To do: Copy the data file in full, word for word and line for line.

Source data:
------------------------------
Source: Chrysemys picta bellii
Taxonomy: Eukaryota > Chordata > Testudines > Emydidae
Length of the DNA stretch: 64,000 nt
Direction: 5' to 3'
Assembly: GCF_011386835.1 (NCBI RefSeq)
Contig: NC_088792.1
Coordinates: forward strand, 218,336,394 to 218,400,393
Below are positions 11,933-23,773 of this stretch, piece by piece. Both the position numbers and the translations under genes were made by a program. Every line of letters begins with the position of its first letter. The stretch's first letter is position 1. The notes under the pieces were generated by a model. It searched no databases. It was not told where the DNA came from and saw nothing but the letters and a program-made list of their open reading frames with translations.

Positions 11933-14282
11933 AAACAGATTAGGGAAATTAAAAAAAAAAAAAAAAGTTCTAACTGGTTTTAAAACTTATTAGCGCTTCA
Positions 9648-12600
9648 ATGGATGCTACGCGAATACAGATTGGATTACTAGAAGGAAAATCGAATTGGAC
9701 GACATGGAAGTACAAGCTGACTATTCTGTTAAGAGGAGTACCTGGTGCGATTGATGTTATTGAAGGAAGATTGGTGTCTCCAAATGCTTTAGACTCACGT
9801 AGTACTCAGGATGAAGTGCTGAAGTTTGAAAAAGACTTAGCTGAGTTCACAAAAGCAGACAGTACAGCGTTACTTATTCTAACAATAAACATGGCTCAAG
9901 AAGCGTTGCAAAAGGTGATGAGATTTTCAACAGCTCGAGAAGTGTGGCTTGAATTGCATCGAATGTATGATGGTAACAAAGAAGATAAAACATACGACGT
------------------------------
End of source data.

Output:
Source: Chrysemys picta bellii
Taxonomy: Eukaryota > Chordata > Testudines > Emydidae
Length of the DNA stretch: 64,000 nt
Direction: 5' to 3'
Assembly: GCF_011386835.1 (NCBI RefSeq)
Contig: NC_088792.1
Coordinates: forward strand, 218,336,394 to 218,400,393
Below are positions 11,933-23,773 of this stretch, piece by piece. Both the position numbers and the translations under genes were made by a program. Every line of letters begins with the position of its first letter. The stretch's first letter is position 1. The notes under the pieces were generated by a model. It searched no databases. It was not told where the DNA came from and saw nothing but the letters and a program-made list of their open reading frames with translations.

Positions 11933-14282
11933 AAACAGATTAGGGAAATTAAAAAAAAAAAAAAAAGTTCTAACTGGTTTTAAAACTTATTAGCGCTTCA
Positions 9648-12600
9648 ATGGATGCTACGCGAATACAGATTGGATTACTAGAAGGAAAATCGAATTGGAC
9701 GACATGGAAGTACAAGCTGACTATTCTGTTAAGAGGAGTACCTGGTGCGATTGATGTTATTGAAGGAAGATTGGTGTCTCCAAATGCTTTAGACTCACGT
9801 AGTACTCAGGATGAAGTGCTGAAGTTTGAAAAAGACTTAGCTGAGTTCACAAAAGCAGACAGTACAGCGTTACTTATTCTAACAATAAACATGGCTCAAG
9901 AAGCGTTGCAAAAGGTGATGAGATTTTCAACAGCTCGAGAAGTGTGGCTTGAATTGCATCGAATGTATGATGGTAACAAAGAAGATAAAACATACGACGT